Analyzing over 64,000 liquid soap SKUs across 21 e-commerce retailers for the 41–day time period in China, there is a strong upward price movement. Starting with a median price of US$12.94 on 1 January, the category’s median price per SKU fluctuates but remains between a US$12 and US$14 window until 28 January. However, as news of coronavirus continues to worsen consumers stock-up on items which in turn leads to price increases. On 23 January, the city of Wuhan and its 11 million citizens were officially put on lockdown by the Chinese authorities and the severity of the situation increased. In the chart below, around this time there is a dramatic rise in prices, breaking the $14 price ceiling on 28 January and continuing to a high of US$16.33 on 3 February. There is a pricing correction downward until the 6 February but then the category continues its steady median SKU price increase as consumers continue to demand the product due to health concerns and safety recommendations of increased hand washing.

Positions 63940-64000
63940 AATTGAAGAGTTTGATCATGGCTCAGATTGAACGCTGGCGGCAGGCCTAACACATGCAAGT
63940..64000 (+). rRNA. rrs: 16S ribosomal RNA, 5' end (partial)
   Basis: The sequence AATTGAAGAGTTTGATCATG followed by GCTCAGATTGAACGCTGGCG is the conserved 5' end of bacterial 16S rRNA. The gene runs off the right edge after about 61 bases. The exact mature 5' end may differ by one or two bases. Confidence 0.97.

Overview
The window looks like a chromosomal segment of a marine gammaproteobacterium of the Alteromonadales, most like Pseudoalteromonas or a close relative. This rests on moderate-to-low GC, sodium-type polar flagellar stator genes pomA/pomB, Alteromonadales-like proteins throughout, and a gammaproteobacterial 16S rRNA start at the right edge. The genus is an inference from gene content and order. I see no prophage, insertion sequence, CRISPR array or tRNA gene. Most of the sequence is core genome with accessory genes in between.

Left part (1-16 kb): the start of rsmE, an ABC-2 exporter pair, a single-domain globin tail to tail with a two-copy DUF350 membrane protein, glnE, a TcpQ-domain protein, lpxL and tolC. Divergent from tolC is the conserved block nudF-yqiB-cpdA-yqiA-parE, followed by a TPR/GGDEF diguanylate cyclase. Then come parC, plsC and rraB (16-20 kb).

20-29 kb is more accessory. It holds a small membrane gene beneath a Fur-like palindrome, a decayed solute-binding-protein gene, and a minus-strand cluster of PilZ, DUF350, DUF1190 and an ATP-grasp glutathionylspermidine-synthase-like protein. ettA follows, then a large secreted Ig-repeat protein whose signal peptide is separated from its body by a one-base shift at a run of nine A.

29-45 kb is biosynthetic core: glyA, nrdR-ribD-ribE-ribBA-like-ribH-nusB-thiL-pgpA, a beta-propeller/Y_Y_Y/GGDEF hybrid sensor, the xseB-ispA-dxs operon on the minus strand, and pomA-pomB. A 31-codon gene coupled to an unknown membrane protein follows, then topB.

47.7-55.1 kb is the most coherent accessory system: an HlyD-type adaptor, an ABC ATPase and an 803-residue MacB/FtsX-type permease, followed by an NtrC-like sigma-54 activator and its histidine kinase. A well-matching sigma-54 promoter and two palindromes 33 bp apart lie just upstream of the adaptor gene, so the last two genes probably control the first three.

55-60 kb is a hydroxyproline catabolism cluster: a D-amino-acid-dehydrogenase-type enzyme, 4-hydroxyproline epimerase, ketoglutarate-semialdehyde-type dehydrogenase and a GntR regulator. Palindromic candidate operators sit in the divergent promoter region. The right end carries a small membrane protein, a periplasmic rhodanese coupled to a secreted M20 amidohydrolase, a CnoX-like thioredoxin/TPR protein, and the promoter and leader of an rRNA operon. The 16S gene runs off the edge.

While all products under observation show similar online price increases between 1 January and 10 February 2020, viewing the categories all together clearly highlights there is a great difference between categories that show a significant change in their maximum and minimum median price over the selected time period. In turn, this showcases the government’s challenge in reining in prices for select categories. In the chart below, there was a 36% median price difference between liquid soap’s maximum and minimum price. The category that showed the largest fluctuation during the time period was recycled toilet paper, with its median maximum price 148% larger than its minimum median price during the 41-day time period. Given that the recycled toilet paper market in China is significantly smaller in volume than more common non-recycled toilet paper, this is likely a result of affluent consumers willing to pay for the daily luxury and suppliers/retailers struggling to stock the product. “Regular” toilet paper, however, only sees a 7% difference indicating the government and the business infrastructure’s effective ability to keep prices for daily essential items relatively stable.